I don’t know about you, but I’m somewhat perverse in nature. If someone tells me to do something, often even if it’s something I’d want to do left to my own devices, I bristle a little. “what? Have fun? Who’s gonna make me?”

Who, indeed? Well, this morning as the First Reader and I did our usual morning thing (I pack kid’s lunches, he eats breakfast, we both have coffee and chat. It’s nice) he told me he didn’t have to pack a lunch, not just because there’d be the usual food at work (testing kitchen appliances means you cook a lot. He may never look fried chicken in the face again), but because they had been told that today they were going to have mandatory fun. Hoo, boy. Look, if I’m a little perverse, my mate is a lot perverse. The idea of forced fun was making him downright cranky.

I have nothing against team-building exercises. Done well, they can be fantastic for fusing a group of disparate personalities into a unit that complements one another. Done badly, they can send people running screaming for the hills – bonding with one another over mutual dislike of the manager who is insisting on the formulaic team rah-rah is not the ultimate goal, here! But in order to be successful, the team itself has to be accounted for before the exercises are planned. The exercises cannot be taken out of the box and applied in a one-size fits-all fashion. In my distant past (I really haven’t done everything. Honest. I still can’t knit!) I had classes in team building and how to facilitate such exercises, and I have done stuff like that even before those classes. Things like trust-falls work well with a physically active group but you’d never want to, for instance, grab a admin office team and run them through those, and ropes courses. Instead of inspiration you’d wind up with injuries and insulted dignities.

Even if the mandatory fun at the First Reader’s work is done well, the fact that it was scheduled over lunch break, with no food on tap for the team, just makes me think that, well, this is not going end up with the results the green-as-grass manager thinks it will. Just the term makes me cringe, so someone using it earnestly? Hoo, boy. At least feed them!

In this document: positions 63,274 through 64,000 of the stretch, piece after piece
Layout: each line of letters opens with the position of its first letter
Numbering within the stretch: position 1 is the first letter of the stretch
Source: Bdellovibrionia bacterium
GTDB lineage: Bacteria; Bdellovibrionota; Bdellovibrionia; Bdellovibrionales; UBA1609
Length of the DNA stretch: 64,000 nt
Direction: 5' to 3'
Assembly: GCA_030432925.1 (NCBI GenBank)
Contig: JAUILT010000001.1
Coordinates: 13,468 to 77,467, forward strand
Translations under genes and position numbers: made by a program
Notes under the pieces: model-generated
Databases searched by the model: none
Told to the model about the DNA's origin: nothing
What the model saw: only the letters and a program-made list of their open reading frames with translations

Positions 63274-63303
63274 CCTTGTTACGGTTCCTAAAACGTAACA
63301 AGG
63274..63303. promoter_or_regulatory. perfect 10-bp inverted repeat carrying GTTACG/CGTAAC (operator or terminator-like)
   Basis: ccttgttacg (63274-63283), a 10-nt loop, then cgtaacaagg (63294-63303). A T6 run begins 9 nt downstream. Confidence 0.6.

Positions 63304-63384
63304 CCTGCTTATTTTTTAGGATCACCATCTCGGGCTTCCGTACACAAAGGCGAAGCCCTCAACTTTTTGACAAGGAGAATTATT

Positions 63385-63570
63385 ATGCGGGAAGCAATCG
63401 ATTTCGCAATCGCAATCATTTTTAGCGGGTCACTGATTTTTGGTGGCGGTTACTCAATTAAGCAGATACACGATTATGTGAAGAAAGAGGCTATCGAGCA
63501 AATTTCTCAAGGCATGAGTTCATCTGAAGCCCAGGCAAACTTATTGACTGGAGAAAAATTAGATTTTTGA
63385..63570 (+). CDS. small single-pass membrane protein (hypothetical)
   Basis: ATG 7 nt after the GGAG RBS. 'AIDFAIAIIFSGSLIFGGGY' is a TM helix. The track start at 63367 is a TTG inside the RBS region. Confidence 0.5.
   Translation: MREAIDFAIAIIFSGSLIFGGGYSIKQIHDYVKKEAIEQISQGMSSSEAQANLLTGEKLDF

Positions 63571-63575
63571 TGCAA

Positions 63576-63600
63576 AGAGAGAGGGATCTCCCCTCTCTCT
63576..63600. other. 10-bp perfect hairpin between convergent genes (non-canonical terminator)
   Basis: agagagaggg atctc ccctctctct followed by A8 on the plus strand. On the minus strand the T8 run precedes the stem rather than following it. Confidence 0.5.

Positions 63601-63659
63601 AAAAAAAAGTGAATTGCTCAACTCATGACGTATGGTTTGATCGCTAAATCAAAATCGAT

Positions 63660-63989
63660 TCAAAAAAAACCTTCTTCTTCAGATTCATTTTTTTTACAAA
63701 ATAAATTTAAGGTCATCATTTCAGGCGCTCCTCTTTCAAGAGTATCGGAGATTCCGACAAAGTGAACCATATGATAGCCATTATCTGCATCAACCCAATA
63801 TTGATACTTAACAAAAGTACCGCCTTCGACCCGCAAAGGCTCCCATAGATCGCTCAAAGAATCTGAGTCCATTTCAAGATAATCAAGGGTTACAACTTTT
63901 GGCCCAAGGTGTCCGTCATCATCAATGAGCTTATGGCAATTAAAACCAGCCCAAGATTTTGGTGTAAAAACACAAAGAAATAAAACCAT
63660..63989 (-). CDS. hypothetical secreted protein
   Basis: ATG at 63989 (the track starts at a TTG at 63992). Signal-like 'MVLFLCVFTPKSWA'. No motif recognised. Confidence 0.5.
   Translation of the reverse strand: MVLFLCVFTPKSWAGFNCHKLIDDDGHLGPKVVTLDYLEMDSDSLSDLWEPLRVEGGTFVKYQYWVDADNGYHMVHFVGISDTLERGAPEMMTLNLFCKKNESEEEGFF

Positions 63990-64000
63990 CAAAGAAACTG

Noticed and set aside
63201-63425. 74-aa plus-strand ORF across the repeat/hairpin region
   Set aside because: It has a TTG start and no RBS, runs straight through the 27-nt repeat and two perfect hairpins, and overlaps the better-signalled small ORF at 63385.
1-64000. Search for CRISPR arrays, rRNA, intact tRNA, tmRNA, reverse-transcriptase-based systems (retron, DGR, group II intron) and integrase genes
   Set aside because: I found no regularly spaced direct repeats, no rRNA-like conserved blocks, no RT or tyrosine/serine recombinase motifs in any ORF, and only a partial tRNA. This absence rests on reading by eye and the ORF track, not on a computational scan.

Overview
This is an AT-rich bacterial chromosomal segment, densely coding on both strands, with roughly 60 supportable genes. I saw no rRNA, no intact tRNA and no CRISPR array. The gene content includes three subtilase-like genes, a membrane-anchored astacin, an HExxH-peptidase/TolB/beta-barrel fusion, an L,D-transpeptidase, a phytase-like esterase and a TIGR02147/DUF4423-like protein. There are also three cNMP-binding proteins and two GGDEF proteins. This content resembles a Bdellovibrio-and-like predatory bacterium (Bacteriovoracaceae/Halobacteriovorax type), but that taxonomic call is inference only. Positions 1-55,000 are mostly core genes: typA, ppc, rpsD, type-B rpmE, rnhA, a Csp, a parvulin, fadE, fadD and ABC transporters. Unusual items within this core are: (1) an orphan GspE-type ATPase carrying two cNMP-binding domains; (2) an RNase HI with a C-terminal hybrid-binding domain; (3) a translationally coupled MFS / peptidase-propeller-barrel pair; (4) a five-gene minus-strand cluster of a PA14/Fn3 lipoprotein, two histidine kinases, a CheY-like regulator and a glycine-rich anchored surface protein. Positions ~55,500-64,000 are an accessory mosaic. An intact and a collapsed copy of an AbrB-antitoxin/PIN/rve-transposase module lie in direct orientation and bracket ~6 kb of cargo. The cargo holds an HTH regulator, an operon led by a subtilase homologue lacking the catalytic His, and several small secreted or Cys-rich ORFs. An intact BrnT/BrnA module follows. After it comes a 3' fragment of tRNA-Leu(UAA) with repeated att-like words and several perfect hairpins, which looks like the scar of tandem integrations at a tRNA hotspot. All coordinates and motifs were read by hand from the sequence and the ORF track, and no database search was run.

Good team building ought to be genuine and authentic, and in ways that are not self-conscious and awkward. For one team, that might be games (as in: board, RPG, or such). For another team it might be skydiving. For another team, it might be coordinating a Christmas Angel tree for needy kids. Altruism is not only good for our brains, it’s great for getting people to come together and bond in a mutual desire to help others. But not if it’s forced. It needs to be spontaneous. Mandatory? Eeekkk…

There is much, much more to leadership than simply giving orders and having power. The foundations of it are beyond the scope of what I’m writing on today, but the point is that a leader will size up the team, look for common threads, and use those threads to wind them all together into a rope – stronger than the individual strands. It takes some wisdom and experience to assess people like that. More than simply grabbing an idea from a book or website. I can just see it now: listicle, ten things you must do to build a team. Argghh!

Now I’m going to wander off to figure out my own fun. Maybe it’ll involve building a fort from the paper archives that need organized…

(header photo was taken at a steampunk festival in Massachusetts a few years back. Now, that’s a group that knows how to have fun!)



12 responses to “Mandatory Fun”

  1. So how’d it come out?

  2. Margaret Ball Avatar
    Margaret Ball

    You ARE going to tell us how it came out, aren’t you?

    And you should totally build that paperwork fort. Think what a great cover it would make for The Castle. Or Bleak House. Or… (wanders off, trying to think of more novels about paperwork..)

    1. LOL! I didn’t get to build it today, but I’m sure it will happen eventually. I can’t put that project off forever.

      I will report on the ‘fun’ later, when the First Reader comes home from work.